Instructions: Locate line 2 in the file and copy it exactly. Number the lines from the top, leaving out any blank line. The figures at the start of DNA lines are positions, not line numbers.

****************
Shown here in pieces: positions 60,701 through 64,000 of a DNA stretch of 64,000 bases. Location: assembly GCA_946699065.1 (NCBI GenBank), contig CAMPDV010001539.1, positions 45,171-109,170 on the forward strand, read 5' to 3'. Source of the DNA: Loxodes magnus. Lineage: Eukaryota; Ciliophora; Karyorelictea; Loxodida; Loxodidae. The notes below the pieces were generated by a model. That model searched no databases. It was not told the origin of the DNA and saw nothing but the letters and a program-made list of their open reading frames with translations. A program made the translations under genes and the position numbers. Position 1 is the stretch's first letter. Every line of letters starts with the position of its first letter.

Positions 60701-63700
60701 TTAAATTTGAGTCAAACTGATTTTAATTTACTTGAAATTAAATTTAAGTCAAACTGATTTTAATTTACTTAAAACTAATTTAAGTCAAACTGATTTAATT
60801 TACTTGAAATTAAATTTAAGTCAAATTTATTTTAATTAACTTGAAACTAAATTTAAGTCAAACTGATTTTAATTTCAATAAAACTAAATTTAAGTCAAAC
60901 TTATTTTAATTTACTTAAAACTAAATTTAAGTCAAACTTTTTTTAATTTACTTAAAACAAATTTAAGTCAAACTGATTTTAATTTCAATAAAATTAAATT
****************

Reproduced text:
Positions 60701-63700